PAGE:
This year, many of the downballot elections that I get to vote for will be Democrats facing off against Republicans. And I will and must vote for the Democrats in these cases, and I will urge everyone I know to do the same. Part of the work I do with grassroots organizations here in San Diego is legislative research and tracking the votes of our state and federal representatives, so I am intimately aware of how much it matters to have Democratic majorities in our legislative bodies that can and do stop the worst offenses of the Republican Party. I also know that even the most centrist Democrats are almost always much more susceptible to pressure from their constituents to move left than moderate Republicans are. I’ve seen this personally with my State Assemblymember, whose voting record flipped dramatically after he left the Republican Party to become a Democrat. Part of that came from pressure from the state Democratic leadership, and part of that came from pressure from his Democratic constituents. Having met over a dozen times with my right-leaning Democratic Congressmember, I also know how many bills we’ve been able to bring to his attention that a Republican would have ignored—if we’d even been able to get a seat at the table in the first place. So I will obviously be voting to keep those Democrats in office, to defend their seats from their Republican challengers. And for the exact same reasons, I’ll be voting for Joe Biden, too.
And yet, in a time when more and more people are realizing that incremental changes and targeted reforms are wholly insufficient to meet the issues we face as a nation, whether that’s racist policing, healthcare, or climate change, as I look toward 2022 and beyond, it is on my mind that simply defending Democratic incumbents is not enough. The Assemblymember that I and my colleagues have been able to push on a few issues also routinely abstains from controversial votes, and is mostly known for introducing bills about pets. The Member of Congress who I mentioned frequently meeting with prioritizes working with Republicans and fundamentally believes in small, incremental bills as the appropriate and most effective kind of legislation. Both of these men are personable and, I think, mostly well-meaning, but their approaches to government cannot and will not give us the changes we need, and neither the Democratic Party nor the local labor unions are at all likely to support a more progressive primary challenger in the future. Just today, Joe Biden’s campaign made it clear that he does not support defunding police departments. We need Joe Biden right now, because as the Democratic nominee he is the only viable alternative to Trump, and four more years of Trump would be a disaster, and lethal to so many people in vulnerable communities. But when we look to 2024 or 2028, what could we accomplish with a President who truly understands and enthusiastically advances the systemic changes we need, instead of one who we merely hope we can push to the right side of history?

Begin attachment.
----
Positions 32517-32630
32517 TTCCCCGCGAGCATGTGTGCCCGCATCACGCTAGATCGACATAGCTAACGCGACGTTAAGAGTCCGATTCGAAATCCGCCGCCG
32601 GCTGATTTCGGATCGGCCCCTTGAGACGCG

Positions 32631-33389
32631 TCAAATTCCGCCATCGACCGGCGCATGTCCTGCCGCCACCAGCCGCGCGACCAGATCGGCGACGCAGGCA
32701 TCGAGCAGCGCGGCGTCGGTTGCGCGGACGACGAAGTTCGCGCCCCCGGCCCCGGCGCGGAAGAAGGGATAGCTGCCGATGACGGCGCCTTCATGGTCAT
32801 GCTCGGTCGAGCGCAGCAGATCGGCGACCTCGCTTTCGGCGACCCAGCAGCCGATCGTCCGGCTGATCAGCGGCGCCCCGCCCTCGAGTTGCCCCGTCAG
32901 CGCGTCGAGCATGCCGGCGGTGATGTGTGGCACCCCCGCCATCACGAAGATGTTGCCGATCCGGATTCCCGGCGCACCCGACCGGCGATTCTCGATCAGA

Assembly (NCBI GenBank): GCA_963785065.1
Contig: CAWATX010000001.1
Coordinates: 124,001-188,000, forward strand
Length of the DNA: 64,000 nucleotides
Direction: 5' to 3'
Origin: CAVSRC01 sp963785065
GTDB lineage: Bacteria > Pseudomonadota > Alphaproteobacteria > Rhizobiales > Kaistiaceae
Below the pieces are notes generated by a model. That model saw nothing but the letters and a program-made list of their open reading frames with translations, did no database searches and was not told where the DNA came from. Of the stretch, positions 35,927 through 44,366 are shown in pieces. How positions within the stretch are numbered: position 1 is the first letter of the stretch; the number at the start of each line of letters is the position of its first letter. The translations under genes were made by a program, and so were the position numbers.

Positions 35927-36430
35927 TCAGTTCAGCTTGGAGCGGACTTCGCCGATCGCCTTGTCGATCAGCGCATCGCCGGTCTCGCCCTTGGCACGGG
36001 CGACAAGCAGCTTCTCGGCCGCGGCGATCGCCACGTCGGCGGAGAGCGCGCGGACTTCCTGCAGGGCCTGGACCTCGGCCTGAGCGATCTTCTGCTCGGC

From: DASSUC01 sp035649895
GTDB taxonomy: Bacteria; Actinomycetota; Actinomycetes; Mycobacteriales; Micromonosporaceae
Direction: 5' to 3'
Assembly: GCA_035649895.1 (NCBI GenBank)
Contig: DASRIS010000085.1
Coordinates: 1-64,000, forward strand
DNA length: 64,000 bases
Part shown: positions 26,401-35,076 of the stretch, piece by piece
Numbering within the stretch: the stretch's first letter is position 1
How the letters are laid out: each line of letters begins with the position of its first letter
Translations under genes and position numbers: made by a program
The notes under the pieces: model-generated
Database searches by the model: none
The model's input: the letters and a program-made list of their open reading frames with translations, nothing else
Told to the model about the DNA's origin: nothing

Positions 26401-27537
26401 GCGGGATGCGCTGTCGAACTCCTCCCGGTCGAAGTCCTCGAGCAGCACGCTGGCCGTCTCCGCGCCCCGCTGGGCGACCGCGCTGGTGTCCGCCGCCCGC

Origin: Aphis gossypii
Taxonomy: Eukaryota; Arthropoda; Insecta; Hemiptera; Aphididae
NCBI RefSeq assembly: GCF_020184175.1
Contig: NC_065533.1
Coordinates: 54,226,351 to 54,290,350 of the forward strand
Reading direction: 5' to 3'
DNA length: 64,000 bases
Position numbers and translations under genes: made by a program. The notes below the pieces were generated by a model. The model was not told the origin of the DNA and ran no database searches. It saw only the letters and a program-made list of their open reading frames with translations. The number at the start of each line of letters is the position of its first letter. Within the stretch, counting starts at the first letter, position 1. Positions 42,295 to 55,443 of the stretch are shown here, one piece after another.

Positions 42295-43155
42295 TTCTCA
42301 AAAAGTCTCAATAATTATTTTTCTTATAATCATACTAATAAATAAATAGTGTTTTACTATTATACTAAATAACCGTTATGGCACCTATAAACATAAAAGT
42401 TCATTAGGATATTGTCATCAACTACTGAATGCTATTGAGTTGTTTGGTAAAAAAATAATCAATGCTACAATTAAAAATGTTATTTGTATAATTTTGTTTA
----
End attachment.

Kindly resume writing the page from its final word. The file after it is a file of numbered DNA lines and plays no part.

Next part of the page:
If we are serious about making change, then I think we need to do more than just exhorting people to vote. By the time we get to a general election ballot, the choices we have are constrained, sometimes to trying to figure out the lesser of two evils. Even in a primary election, our choices are still often constrained by a candidate’s money or lack thereof, by the way institutional pressure and obstacles are deployed to defend incumbents and insiders. It’s not that a candidate can’t win without the establishment—Councilmember Montgomery is proof of that. But it’s an uphill battle even in the best of circumstances. We need to do better at keeping the issues and real solutions front and center in the public’s minds, and finding and supporting candidates who will enact those solutions. Because, yes, it matters who we vote for, but it matters, too, who we have the opportunity to vote for. I don’t know exactly how to do all of this, but I know we need it. I hope we can get there.
Thank you, and take care.